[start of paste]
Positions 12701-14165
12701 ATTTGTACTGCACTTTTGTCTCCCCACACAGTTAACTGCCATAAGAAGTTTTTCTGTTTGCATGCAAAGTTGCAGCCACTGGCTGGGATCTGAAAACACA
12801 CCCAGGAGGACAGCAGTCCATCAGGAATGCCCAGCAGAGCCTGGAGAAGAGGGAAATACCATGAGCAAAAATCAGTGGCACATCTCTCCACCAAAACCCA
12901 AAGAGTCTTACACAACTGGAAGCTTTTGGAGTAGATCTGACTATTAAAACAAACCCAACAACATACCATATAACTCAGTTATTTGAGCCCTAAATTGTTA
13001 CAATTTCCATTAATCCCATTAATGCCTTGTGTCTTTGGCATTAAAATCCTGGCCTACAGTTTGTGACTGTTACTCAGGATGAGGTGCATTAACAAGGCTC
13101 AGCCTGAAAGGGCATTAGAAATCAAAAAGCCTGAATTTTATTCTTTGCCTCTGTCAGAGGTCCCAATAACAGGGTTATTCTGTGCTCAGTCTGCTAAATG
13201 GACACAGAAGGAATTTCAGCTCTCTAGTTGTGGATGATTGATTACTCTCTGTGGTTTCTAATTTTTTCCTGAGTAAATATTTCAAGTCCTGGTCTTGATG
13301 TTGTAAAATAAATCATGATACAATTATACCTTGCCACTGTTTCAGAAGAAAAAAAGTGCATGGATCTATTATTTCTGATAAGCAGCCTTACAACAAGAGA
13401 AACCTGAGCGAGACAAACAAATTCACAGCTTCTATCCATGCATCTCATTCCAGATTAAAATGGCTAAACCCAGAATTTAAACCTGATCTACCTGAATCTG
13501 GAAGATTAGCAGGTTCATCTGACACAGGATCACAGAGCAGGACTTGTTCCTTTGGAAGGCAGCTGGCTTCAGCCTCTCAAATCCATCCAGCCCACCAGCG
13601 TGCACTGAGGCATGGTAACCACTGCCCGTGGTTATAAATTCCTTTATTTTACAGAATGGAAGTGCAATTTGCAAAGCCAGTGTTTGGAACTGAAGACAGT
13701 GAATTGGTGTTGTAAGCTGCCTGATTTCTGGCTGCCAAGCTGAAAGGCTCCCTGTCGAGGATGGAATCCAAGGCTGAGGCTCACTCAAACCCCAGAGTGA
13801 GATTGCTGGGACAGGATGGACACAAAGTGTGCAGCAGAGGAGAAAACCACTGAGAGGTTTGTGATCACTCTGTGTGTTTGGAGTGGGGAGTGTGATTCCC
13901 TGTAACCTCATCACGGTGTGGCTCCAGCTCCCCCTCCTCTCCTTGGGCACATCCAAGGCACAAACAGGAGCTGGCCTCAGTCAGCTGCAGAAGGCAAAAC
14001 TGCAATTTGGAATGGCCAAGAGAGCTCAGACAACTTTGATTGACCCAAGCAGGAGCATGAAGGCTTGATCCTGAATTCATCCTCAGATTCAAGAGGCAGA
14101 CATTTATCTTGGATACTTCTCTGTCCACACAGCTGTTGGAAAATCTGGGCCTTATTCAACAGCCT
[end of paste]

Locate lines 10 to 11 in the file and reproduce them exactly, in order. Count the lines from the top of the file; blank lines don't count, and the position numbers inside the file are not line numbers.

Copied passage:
13501 GAAGATTAGCAGGTTCATCTGACACAGGATCACAGAGCAGGACTTGTTCCTTTGGAAGGCAGCTGGCTTCAGCCTCTCAAATCCATCCAGCCCACCAGCG
13601 TGCACTGAGGCATGGTAACCACTGCCCGTGGTTATAAATTCCTTTATTTTACAGAATGGAAGTGCAATTTGCAAAGCCAGTGTTTGGAACTGAAGACAGT